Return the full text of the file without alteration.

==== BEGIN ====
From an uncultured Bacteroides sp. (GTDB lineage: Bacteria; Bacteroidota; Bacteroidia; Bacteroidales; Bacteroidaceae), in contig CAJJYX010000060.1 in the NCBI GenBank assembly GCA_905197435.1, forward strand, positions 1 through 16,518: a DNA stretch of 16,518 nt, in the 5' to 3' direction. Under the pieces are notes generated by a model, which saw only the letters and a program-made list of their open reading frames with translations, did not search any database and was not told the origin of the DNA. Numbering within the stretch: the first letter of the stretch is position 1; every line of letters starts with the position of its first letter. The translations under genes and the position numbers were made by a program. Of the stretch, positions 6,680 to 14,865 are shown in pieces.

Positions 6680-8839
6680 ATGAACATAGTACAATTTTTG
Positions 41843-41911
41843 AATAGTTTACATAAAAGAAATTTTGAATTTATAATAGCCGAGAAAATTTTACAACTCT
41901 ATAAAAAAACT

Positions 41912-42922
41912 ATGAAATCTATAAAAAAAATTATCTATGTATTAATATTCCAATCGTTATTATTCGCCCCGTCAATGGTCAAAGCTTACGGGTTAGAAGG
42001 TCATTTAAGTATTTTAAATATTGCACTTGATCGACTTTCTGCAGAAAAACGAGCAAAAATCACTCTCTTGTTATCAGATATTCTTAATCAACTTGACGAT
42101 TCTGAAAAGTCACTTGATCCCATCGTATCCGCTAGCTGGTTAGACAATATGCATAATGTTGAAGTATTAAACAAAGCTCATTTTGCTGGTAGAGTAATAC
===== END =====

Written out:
From an uncultured Bacteroides sp. (GTDB lineage: Bacteria; Bacteroidota; Bacteroidia; Bacteroidales; Bacteroidaceae), in contig CAJJYX010000060.1 in the NCBI GenBank assembly GCA_905197435.1, forward strand, positions 1 through 16,518: a DNA stretch of 16,518 nt, in the 5' to 3' direction. Under the pieces are notes generated by a model, which saw only the letters and a program-made list of their open reading frames with translations, did not search any database and was not told the origin of the DNA. Numbering within the stretch: the first letter of the stretch is position 1; every line of letters starts with the position of its first letter. The translations under genes and the position numbers were made by a program. Of the stretch, positions 6,680 to 14,865 are shown in pieces.

Positions 6680-8839
6680 ATGAACATAGTACAATTTTTG
Positions 41843-41911
41843 AATAGTTTACATAAAAGAAATTTTGAATTTATAATAGCCGAGAAAATTTTACAACTCT
41901 ATAAAAAAACT

Positions 41912-42922
41912 ATGAAATCTATAAAAAAAATTATCTATGTATTAATATTCCAATCGTTATTATTCGCCCCGTCAATGGTCAAAGCTTACGGGTTAGAAGG
42001 TCATTTAAGTATTTTAAATATTGCACTTGATCGACTTTCTGCAGAAAAACGAGCAAAAATCACTCTCTTGTTATCAGATATTCTTAATCAACTTGACGAT
42101 TCTGAAAAGTCACTTGATCCCATCGTATCCGCTAGCTGGTTAGACAATATGCATAATGTTGAAGTATTAAACAAAGCTCATTTTGCTGGTAGAGTAATAC